Through mobile devices millions of users are more productive, interacting with their world in more ways than ever before, and therefore, the creation of mobile applications has seen explosive growth in the last years. These applications have provided convenient access to personal information, emails, bank accounts, credit card data, and so on. Security risk associated with these applications can often be identified and mitigated.
Mobile applications expose users and their phones to a host of not-so traditional issues that simply didn’t exist a few years ago. Properly accounting for new threats and attacks requires the use of mobile-specific security assessment processes. Employing traditional penetration testing techniques and code review is insufficient to address the risks the mobile environment presents.
Identify and mitigate common security issues
Data access on mobile platforms generally requires some form of Internet‐facing service or data access point that can be communicated with via a mobile device. Database servers and platforms in their current state are not good candidates for public exposure without additional layers of security that are generally not feasible or cost effective on mobile devices. Web servers are generally more hardened to attack and, thus, web services are an excellent candidate for exposure outside the firewall to mobile devices over the Internet. But what about securing these web services? In most cases, the use of a web service API first requires authentication to ensure that the caller of the web services is who they say they are. Usually, web service API security will use a form of token‐based authentication – this could be something like OAuth or as simple as sessions built into any modern server‐side framework, such as ASP.NET
or Ruby on Rails.
In the general workflow of token based authentication, the web service caller sends a username and password and then receives a unique token back after his/her identity has been verified by the authentication service. The token is then passed back to the web service on all subsequent requests and can be used on the server side to determine the identity of the user. Depending upon the security constraints of the application, the token generally expires after a certain period of inactivity.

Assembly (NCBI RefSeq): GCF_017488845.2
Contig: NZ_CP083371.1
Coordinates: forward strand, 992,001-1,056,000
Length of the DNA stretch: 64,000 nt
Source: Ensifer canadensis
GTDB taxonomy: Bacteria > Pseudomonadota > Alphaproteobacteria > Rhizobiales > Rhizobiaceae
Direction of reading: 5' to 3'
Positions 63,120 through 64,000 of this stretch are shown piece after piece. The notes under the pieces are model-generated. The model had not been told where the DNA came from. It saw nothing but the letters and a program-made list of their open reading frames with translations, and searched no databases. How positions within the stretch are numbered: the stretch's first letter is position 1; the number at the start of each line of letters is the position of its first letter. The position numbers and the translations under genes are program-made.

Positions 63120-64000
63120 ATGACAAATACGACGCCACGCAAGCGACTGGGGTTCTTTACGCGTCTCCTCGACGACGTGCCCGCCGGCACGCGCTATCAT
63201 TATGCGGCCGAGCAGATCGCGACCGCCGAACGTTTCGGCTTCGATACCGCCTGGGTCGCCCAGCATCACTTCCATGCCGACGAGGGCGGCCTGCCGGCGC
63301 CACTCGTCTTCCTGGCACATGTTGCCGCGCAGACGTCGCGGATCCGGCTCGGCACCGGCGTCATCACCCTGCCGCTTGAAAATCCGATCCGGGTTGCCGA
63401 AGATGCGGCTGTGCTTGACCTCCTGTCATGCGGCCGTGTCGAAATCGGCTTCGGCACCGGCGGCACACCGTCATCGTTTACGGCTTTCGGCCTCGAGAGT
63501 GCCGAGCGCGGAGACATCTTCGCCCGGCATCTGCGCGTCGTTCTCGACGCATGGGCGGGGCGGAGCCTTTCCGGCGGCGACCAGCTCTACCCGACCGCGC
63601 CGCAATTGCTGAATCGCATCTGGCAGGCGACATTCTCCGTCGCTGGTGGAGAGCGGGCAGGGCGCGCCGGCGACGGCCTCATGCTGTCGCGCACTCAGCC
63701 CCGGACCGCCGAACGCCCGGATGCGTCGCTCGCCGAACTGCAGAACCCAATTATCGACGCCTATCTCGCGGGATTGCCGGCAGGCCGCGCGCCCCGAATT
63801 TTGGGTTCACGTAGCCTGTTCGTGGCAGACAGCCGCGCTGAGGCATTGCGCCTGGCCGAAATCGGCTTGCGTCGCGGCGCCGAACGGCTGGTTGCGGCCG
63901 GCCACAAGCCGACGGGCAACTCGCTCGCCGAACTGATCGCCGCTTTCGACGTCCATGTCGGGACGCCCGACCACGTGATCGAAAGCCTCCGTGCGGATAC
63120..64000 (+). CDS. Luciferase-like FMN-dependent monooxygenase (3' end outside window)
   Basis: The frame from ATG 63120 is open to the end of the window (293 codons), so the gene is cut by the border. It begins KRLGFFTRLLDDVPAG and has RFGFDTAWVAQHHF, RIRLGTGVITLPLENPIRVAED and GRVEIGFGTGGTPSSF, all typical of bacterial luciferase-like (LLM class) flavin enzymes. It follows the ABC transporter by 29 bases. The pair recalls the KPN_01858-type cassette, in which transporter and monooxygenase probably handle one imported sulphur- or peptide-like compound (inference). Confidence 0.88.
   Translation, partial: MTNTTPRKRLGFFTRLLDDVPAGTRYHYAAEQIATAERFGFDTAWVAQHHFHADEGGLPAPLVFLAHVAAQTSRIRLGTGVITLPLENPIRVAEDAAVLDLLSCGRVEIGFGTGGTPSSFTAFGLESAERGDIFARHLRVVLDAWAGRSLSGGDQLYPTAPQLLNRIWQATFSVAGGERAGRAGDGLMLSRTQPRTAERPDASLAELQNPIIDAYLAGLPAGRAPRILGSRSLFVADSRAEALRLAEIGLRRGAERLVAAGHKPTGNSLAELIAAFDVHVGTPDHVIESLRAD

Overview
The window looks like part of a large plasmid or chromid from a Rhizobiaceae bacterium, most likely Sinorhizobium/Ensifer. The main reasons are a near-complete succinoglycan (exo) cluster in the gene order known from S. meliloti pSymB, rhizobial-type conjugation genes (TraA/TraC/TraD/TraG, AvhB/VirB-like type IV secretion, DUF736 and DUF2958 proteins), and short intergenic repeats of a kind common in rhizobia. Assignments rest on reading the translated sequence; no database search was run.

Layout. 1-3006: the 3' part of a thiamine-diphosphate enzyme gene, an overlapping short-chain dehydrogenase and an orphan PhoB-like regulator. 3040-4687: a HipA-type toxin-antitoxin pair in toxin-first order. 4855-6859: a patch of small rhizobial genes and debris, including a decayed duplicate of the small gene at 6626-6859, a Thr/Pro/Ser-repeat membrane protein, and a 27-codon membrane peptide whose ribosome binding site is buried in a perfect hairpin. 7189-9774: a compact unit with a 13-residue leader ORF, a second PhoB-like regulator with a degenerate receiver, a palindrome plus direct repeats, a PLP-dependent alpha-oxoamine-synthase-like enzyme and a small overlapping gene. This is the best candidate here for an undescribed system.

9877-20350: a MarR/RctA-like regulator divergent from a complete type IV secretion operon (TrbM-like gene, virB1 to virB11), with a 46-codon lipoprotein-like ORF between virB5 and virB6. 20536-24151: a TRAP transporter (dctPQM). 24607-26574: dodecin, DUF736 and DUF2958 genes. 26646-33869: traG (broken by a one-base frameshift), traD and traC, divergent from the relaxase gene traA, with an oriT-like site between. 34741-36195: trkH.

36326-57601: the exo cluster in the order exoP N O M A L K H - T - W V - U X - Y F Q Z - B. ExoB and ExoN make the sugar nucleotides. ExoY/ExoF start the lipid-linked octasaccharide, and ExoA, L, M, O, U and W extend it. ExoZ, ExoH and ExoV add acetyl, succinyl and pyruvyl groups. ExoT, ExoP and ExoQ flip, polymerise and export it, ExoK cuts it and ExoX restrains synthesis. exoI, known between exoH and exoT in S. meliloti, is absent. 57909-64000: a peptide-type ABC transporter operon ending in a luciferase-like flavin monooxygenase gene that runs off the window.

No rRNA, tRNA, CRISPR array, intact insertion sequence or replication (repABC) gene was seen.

Secure your stream
Regardless of the technology used to accomplish the token based authentication, all communication between the mobile client and the web server should be performed over an SSL‐secured connection in order to prevent the token from being captured via packet sniffing on a wireless connection or any other “man‐in‐the‐middle” attack. If the token were to be compromised by a third party, the third party would then be able to imitate the identity of the actual application user and would be able to make malicious requests, if inclined.
Sensitive local data
Another security issue inherent to mobile platforms is the security of data that exists locally on the device itself. Obviously, any mobile device can be compromised much easier than a server residing within a secure data center. If possible, confidential data should not be stored on the mobile device itself and should be stored instead on a back‐end server and downloaded to the device when necessary. If for architectural reasons confidential data must be stored on the device, then measures should be taken to encrypt the data with a key that is not stored on the device, if possible. Fortunately, mobile platform vendors are providing more and more support for automatically encrypted disk storage, which makes implementation of secure data storage on the device much easier.
Cryptography badly implemented
Some cryptographic algorithms, for example SHA1 and MD5, have proven to be inadequate for modern security requirements. However, there's no easier way to mismanage mobile encryption than for an development team use its own encryption algorithms or protocols.
Is strongly recommended to use modern algorithms that are accepted as strong by the security community, and whenever possible use state-of-the art encryption APIs within mobile platforms -- think AES with a 256-bit key for encryption and SHA-256 for hashing. If you're not sure about your cryptography, invest in manual analysis, such as penetration testing, threat modeling, and interactive tools that allow the tester to record and modify an active session.
While mobile devices engage to greatly improve productivity, they also introduce a number of new risks that must be managed by enterprises. We hope that by explaining the security threats and the ecosystems these devices participate in, we’ve provided you, the reader, with the knowledge to more effectively derive value from these devices and also more effectively manage this risks they introduce.
Happy coding and cheers.